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Katherine

Kailua Kona, HI, United States | Member Since 2003

33
HELPFUL VOTES
  • 24 reviews
  • 64 ratings
  • 1 titles in library
  • 28 purchased in 2014
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FOLLOWERS
3

  • Wife of the Gods: A Novel

    • UNABRIDGED (9 hrs and 26 mins)
    • By Kwei Quartey
    • Narrated By Simon Prebble
    • Whispersync for Voice-ready
    Overall
    (148)
    Performance
    (46)
    Story
    (45)

    Detective Inspector Darko Dawson, a good family man and a remarkably intuitive sleuth, is sent to the village of Ketanu---the site of his mother's disappearance many years ago---to solve the murder of an accomplished young AIDS worker. While battling his own anger issues and concerns for his ailing son, Darko explores the motivations and secrets of the residents of Ketanu.

    Shaliali says: "Engrossing Mystery in a Fascinating Setting"
    "An outstanding debut!"
    Overall

    A delicious read on many levels: a honest-to-goodness mystery with a fallible, dedicated detective; a psychological study of casualty and loss; a geographical and political lesson, For me, most of all, a delightful anthropological glimpse into another culture, in fact an amalgam of societies, where old-time mysticism meets new-age mysticism meets contemporary pragmatism. The characters we meet in Ghana are occasionally as incapable of understanding each other as a Tea Bagger is of fathoming a Secular Humanist, and equally as tolerant. New Paragraph:


    I take issue with a previous reviewer who decried its "cruelty" and violence. This was a story with very little violence, but when it did appear it was an integral part of illuminating a crucial aspect of a character or a way of life, and viewed as the abhorrent behaviour it was. It was not glorified, certainly not enjoyable or admirable. It is not offered as entertainment; this is no "24." Rape takes place off stage, with none of the slavering and lascivious delight in the barbaric that some American writers like to wallow in. New Paragraph:


    While occasionally the descriptions seemed hackneyed and the dialogue seemed false, Simon Prebble still presented with complete faith in the narrative, bringing us through the rough spots with aplomb and his cloak flourished over the puddles. My guess is this book listens better than it would read, and the credit for that belongs with Mr. Prebble. I look forward to their next collaboration.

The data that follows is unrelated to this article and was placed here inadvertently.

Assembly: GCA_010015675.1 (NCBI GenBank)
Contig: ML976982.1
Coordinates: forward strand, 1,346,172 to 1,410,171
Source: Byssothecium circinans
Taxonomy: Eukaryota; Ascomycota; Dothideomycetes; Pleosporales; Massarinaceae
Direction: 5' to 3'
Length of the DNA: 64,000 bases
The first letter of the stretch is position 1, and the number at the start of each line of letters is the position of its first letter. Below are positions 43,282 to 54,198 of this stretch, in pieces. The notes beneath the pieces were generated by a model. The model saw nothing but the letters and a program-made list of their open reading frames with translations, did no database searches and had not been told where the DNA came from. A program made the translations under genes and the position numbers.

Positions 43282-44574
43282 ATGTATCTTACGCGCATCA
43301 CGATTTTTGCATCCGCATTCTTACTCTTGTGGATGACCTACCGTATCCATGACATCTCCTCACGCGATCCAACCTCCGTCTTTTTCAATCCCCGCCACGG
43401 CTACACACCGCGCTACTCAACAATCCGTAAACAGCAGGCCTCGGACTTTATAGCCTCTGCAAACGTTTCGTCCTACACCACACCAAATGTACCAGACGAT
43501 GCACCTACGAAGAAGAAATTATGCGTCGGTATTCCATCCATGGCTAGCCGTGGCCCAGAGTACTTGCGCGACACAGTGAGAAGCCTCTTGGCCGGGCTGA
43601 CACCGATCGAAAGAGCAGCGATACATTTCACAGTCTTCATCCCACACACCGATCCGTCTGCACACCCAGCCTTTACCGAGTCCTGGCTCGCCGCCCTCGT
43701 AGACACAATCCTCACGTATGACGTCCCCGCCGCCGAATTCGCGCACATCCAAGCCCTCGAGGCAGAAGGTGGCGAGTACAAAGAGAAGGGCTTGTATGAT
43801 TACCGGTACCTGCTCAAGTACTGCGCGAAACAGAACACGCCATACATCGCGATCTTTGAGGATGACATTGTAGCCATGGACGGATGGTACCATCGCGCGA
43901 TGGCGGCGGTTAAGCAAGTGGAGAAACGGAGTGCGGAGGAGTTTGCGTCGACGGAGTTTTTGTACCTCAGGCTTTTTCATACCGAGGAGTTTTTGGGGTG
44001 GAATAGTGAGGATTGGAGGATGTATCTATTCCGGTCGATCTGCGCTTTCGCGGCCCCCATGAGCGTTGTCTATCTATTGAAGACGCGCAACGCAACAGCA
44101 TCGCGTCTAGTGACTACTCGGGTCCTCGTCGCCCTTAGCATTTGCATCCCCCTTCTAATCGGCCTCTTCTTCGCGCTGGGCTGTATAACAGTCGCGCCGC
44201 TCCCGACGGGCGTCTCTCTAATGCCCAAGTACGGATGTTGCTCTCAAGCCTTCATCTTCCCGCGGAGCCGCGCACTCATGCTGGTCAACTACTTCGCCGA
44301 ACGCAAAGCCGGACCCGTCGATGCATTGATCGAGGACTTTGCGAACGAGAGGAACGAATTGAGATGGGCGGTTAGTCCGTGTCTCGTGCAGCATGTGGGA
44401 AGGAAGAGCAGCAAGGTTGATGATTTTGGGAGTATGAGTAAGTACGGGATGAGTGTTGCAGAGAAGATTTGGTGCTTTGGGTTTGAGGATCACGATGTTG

3 of 5 people found this review helpful
  • The Valley of Amazement

    • UNABRIDGED (24 hrs and 51 mins)
    • By Amy Tan
    • Narrated By Nancy Wu, Joyce Bean, Amy Tan
    • Whispersync for Voice-ready
    Overall
    (925)
    Performance
    (817)
    Story
    (829)

    Shanghai, 1912. Violet Minturn is the privileged daughter of the American madam of the city's most exclusive courtesan house. But when the Ching dynasty is overturned, Violet is separated from her mother in a cruel act of chicanery and forced to become a "virgin courtesan." Half-Chinese and half-American, Violet grapples with her place in the worlds of East and West - until she is able to merge her two halves, empowering her to become a shrewd courtesan who excels in the business of seduction and illusion, though she still struggles to understand who she is.

    Pamela says: "Just could NOT get past the ugliness"
    "This novel should come with trigger alerts"
    Overall
    Performance
    Story

    My problem with this book is that, while it seems to be about strong, resilient women, it's really a relentless and unsparing description of the experiences of women who have to choose between starvation and a life of being raped in exchange for cash and gifts. Certainly, there are still millions of girls sold into sexual slavery, and maybe it's our duty to acknowledge this, but 25 hours of it? I feel blindsided, like I bought a novel and got a diatribe. Moments of relief and humor, intimations of "courtship," and a ragged story line do not make this an engaging read. Amy Tan's editor was clearly too intimidated to insist on the reworking that might have made this book even tolerable.

    It was generally tedious listening, occasionally droll, often unremittingly dull, and at times excruciatingly painful. Never fun. Never.

    1 of 1 people found this review helpful
  • The Mermaids Singing

    • UNABRIDGED (14 hrs and 11 mins)
    • By Val McDermid
    • Narrated By Graham Roberts
    Overall
    (385)
    Performance
    (336)
    Story
    (336)

    The bodies of four men have been discovered in the town of Bradfield. Enlisted to investigate is criminal psychologist Tony Hill. Even for a seasoned professional, the series of mutilation sex murders is unlike anything he's encountered before. But profiling the psychopath is not beyond him. Hill's own past has made him the perfect man to comprehend the killer's motives. It's also made him the perfect victim. A game has begun for the hunter and the hunted.

    Barbara says: "Not for the squeamish"
    "A dark and ripping yarn!"
    Overall
    Performance
    Story

    Another outstanding mystery from McDermid. A perverse serial killer is on the loose, and the attacks seem to center on Bradfield's gay community. The two main characters, Carol Jordan and Tony Hill, are dedicated and likeable and reassuringly flawed (even if Tony's problem seems somewhat overblown: a major issue resulting from what was a minor critique). They move ever so slowly into mutual trust and honesty with authentic caution.

    The author's conceit of introducing the victims to us inspires our sympathy and keeps us cheering on the investigators. While the detail can be quite gruesome, especially when you've become fond of the victim, it isn't gratuitous, and the author does turn our eyes away before it becomes unbearable.

    As grizzly as the book can be, the narrator is steady and impassive. He reads with the reassurance of one who knows everything will turn out fine in the end. I'm off to unearth more of McDermid's older mysteries, and search out what Graham Roberts is reading as well.

    3 of 3 people found this review helpful
  • After the Night

    • UNABRIDGED (12 hrs and 12 mins)
    • By Linda Howard